If the entity has not been compromised and the entity has not accessed a malicious entity, the method 800 may include reverting to step 808 and proceeding with the steps of the method 800. If, however, the entity has been determined to be compromised and/or the entity has accessed a malicious entity, the method 800 may include, at step 816, generating an alert indicating that the entity has been compromised and/or indicating that the entity accessed a malicious entity. The alert may be a visual alert, an audio alert, a text alert, or any combination thereof, which may be transmitted to the first user device 102 to be perceived by the first user 101 and/or transmitted to the network operation center 470. The alert may include an identification of the type of compromise associated with the entity, an identification of any malicious entity accessed by the entity, an identification of possible victim internet protocol addresses, any information traversing the system 100, or any combination thereof. In certain embodiments, the alert may be generated by utilizing the server 140, the server 145, the server 150, the server 160, the communications network 135, the hypervisors 443, 447, 452, the vSwitches 442, 446, 451, the first user device 102, any combination thereof, or by utilizing any other appropriate program, network, system, or device. Notably, the method 800 may further incorporate any of the features and functionality described for the system 100, or as otherwise described herein.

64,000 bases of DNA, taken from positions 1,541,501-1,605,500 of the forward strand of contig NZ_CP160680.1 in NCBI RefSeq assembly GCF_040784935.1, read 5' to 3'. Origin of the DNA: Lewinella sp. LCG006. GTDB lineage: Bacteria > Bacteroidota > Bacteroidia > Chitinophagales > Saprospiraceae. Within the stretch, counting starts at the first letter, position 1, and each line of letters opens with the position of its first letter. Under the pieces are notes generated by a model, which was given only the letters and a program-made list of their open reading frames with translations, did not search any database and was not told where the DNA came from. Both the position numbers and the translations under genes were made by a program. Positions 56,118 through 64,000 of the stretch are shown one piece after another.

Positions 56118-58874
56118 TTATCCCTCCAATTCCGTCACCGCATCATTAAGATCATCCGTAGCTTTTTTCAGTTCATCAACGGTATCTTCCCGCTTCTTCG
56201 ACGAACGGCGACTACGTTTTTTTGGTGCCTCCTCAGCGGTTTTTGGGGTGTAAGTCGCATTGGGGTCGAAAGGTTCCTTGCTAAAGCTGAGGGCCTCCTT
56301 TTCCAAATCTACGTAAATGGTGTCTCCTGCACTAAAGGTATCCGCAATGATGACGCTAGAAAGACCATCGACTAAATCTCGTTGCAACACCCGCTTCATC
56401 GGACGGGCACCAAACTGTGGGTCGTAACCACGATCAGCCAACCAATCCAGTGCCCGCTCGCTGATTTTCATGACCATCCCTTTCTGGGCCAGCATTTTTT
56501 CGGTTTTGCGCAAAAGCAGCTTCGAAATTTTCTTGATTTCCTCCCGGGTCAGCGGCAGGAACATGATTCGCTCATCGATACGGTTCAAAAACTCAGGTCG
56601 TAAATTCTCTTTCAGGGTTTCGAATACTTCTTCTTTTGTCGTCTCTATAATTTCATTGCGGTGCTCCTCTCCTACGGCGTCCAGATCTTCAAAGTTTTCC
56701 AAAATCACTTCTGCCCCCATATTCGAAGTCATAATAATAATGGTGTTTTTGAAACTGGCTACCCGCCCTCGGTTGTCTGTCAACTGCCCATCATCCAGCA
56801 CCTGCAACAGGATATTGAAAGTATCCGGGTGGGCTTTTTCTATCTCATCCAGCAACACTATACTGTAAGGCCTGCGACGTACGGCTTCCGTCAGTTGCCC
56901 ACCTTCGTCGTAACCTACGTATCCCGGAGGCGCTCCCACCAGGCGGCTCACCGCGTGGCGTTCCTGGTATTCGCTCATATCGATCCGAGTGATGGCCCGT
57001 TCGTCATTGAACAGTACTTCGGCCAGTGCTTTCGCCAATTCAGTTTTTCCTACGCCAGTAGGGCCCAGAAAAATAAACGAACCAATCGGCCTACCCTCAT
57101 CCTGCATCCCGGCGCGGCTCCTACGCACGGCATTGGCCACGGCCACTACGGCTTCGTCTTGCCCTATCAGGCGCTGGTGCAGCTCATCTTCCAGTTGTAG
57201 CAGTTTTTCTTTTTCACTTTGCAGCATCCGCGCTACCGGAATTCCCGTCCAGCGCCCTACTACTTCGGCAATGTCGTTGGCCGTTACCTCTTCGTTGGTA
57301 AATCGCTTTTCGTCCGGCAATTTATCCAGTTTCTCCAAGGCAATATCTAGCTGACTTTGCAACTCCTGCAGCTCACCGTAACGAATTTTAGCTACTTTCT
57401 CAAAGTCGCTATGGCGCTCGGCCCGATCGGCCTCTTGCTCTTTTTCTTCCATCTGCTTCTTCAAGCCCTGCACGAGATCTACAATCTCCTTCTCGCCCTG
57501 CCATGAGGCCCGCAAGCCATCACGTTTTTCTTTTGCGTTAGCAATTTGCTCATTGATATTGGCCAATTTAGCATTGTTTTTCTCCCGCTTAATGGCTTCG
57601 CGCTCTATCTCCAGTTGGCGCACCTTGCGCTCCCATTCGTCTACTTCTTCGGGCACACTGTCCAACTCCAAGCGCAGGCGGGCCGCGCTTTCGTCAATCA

This systems and methods disclosed herein may include additional functionality and features. For example, the features and functionality provided by the system 100 may be added to the implementation of AT&T′s™ ASTRA to provide behavior profiling for entities that are protected by ASTRA elements. Given that the data needed for behavior profiling is already collected by ASTRA sensors, adding the distributed profiling computation provides a service offering besides standard firewall and IDS/IPS services. In certain embodiments, the systems and methods may include storing the log data at each hypervisor server. Additionally, log data may be input into the behavior profiling algorithms without the need to fit or conform to a database schema. In certain embodiments, the behavior profiling algorithms may run as a daily script and generate daily reports. In further embodiments, the profiling conducted by the system 100 may utilize a global whitelist that may be updated by analysis from other reports, which may further assist in reducing false positives associated with compromises for entities. In still further embodiments, the reports generated in the system 100 may include graphs that visually display the data associated with the entities being monitored so that various entities may be compared visually with ease.